When I think of travelling overseas for the purpose of studying, I envision something exciting, challenging and rewarding. I imagine making new friends from all walks of the globe and first and foremost the multitude of languages at my fingertips waiting to be butchered by my Australian accent.
For international students, ‘a crucial element in the achievement of success…is not only their academic adjustment but also their adjustment to the social and cultural environment. While academic success may heighten a student’s confidence, social and cultural adjustment can be important factors that lead to this academic success’ (Kell & Vogl 2007).
A Vietnamese exchange student in my class spoke of the difference between what he expected from international study and what he was welcomed with when he arrived. He thought his English was quite good, and noticed when he got here that he felt uncomfortable and worried about speaking to local students because he thought he would be scrutinised about mistakes he made.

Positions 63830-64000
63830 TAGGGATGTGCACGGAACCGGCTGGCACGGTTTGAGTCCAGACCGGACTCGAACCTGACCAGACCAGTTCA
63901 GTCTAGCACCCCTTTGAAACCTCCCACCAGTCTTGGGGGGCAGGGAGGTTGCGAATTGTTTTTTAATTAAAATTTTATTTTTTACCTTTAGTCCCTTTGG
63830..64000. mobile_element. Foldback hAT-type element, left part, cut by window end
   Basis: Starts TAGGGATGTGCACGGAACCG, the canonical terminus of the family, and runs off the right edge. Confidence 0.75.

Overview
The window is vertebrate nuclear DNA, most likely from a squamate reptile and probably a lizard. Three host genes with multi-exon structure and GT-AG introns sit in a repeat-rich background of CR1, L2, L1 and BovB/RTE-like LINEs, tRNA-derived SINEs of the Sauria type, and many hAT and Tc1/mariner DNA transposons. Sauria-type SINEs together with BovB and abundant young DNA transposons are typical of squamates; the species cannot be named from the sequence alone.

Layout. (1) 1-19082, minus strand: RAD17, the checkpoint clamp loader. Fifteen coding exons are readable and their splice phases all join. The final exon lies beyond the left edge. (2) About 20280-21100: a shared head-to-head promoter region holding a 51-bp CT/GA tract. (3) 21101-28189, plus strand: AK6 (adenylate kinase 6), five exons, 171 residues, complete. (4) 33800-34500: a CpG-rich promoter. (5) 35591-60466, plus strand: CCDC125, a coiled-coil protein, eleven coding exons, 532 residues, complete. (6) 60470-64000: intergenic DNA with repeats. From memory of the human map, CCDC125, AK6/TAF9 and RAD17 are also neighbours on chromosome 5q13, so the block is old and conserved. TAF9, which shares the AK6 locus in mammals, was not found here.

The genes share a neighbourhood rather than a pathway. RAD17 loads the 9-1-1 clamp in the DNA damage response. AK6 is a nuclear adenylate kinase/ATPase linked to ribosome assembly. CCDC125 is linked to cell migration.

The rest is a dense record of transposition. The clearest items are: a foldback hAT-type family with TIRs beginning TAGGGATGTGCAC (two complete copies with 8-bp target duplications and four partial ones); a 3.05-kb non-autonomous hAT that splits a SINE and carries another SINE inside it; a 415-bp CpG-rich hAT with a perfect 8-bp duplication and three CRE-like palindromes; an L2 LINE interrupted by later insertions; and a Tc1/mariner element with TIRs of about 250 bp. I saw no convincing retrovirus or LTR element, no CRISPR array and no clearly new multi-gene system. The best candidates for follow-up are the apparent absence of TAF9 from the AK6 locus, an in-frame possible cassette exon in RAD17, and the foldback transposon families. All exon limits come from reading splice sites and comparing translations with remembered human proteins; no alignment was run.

In Peter Kell and Gillian Vogl’s conducted a study of three focus groups of international students and post graduate students from a wide variety of cultural backgrounds, including Japanese, Chinese and Arabic. After they were interviewed there was a similar comment across the groups about the difference in formal English and the colloquial or conversation English that is frequently used. Introducing international students to conversational English used here would help break down the language barriers and improve the quality of life of international students studying here in Australia.
- Kell P & Vogl G (2007), “International Students: Negotiating life and study in Australia through Australian Englishes” Centre for Research on Social Inclusion, 3/9/16, file:///Users/celenewatson/Downloads/international_students.pdf
- Studies in Australia (2016), “International students in Australia”, 3/9/16, http://www.studiesinaustralia.com/studying-in-australia/why-study-in-australia/international-students-in-australia
- Kharona S (2016), “Lecture 3: Internationalising education and cultural competence”, UOW eLearning, 3/9/16